Op risk can learn from Berlin's renaissance


First of all, it confirmed for me the fact that operational risk executives need to buckle down and get to grips with the whole business process concept. Those little boxes with squiggly lines connecting them can be very enlightening. And the proof of the pudding is definitely in the eating – many financial services firms presented, and the successful projects they undertook reduced operational risk, losses and improved financial performance of the business.

This makes me think there may be a place in the operational risk pantheon of approaches – including internal and external data, self-assessments, KRIs and scenarios – for business process analysis and improvement. After all, if the whole point of op risk is to reduce and mitigate losses, then it makes sense to start bolting on methodologies that achieve this aim.

Indeed, the conference made me think more about the future of operational risk and what shape that should take. Berlin, in some ways, was a real metaphor for this internal debate – as a city, it is in the process of reinventing itself after a long and troubled history. Think of everything the 20th century inflicted on it. Operational risk executives have had it pretty easy in comparison.

And today, sparkling new buildings – interesting, stylish buildings – are rising up. I'm no fan of modern architecture but the buildings in Berlin are some of the best I've seen. It's a city reinventing itself, and in a very exciting, dynamic way.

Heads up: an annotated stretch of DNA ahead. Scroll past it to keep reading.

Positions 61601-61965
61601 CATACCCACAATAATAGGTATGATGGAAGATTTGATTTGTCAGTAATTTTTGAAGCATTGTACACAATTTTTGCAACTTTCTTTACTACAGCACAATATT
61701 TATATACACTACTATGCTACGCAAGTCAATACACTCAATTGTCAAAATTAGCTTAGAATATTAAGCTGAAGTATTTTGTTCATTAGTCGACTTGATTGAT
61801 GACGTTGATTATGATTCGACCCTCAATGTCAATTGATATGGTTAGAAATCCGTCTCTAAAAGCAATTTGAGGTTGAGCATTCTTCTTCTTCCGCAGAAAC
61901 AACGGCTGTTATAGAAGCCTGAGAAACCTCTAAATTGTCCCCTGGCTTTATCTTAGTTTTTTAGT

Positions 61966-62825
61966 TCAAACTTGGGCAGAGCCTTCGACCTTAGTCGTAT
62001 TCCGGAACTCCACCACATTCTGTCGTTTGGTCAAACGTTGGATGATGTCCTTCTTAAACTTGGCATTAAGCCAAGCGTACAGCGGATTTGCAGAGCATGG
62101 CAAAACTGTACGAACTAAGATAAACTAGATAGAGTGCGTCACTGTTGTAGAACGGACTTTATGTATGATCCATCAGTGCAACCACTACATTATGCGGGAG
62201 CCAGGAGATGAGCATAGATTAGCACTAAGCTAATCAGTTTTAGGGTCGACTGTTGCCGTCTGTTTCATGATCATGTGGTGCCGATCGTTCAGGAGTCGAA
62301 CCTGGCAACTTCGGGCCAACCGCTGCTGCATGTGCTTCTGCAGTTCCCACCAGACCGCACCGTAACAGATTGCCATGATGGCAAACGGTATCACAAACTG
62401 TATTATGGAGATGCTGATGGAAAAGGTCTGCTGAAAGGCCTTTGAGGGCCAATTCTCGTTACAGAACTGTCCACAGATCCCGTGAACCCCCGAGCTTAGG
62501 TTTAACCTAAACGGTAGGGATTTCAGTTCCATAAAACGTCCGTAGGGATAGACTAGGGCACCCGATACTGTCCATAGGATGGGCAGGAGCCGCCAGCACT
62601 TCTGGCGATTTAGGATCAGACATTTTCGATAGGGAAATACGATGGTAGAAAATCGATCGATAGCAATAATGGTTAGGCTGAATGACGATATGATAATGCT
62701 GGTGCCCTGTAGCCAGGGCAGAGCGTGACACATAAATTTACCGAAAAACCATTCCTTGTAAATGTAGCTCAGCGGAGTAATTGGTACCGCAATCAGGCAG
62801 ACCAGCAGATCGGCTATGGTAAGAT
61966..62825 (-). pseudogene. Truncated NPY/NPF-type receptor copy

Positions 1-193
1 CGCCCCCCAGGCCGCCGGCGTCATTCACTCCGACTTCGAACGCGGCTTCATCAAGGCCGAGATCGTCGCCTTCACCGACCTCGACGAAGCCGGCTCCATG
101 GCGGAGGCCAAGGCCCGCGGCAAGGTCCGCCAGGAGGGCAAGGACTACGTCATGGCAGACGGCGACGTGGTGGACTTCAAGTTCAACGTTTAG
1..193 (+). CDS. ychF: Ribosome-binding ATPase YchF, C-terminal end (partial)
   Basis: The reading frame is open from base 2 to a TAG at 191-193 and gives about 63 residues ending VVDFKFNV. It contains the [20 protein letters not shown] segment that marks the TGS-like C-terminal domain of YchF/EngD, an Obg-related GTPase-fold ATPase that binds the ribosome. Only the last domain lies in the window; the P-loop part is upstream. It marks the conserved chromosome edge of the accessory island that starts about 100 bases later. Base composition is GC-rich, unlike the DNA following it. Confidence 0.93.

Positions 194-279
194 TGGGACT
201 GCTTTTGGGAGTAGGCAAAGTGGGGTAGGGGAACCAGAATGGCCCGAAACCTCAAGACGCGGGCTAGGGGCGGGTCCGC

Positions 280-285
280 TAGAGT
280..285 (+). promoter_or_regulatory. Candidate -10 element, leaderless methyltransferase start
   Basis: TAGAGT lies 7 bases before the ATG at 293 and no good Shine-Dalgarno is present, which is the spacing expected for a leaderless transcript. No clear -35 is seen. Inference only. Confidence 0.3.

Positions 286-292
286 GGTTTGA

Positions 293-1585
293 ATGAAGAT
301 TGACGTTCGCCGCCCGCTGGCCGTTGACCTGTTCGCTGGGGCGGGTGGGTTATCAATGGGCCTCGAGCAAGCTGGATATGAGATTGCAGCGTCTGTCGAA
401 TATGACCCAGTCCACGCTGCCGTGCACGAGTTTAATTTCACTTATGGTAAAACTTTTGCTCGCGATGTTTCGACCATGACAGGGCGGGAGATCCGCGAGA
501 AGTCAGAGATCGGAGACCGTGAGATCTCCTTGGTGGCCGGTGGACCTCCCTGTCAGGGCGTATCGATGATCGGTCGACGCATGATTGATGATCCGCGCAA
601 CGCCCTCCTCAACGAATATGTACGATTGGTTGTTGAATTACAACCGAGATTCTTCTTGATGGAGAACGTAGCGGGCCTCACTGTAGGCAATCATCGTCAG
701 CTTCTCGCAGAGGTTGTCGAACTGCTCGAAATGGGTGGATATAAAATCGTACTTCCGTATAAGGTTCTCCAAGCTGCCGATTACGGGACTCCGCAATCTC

So how does this relate to operational risk? To me, analysing business processes seems the equivalent of analysing the different components of credit or market risk. It makes sense, and the end product should deliver value to the firm.

What other methodologies should operational risk be bringing into its family of disciplines? What else can be bolted on to the current quintuple of approaches – or indeed perhaps substitute or expand upon one of those approaches – to help operational risk evolve? What should the discipline be seeking to evolve into?

Ellen Davis

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Investment banks: the future of risk control

This Risk.net survey report explores the current state of risk controls in investment banks, the challenges of effective engagement across the three lines of defence, and the opportunity to develop a more dynamic approach to first-line risk control

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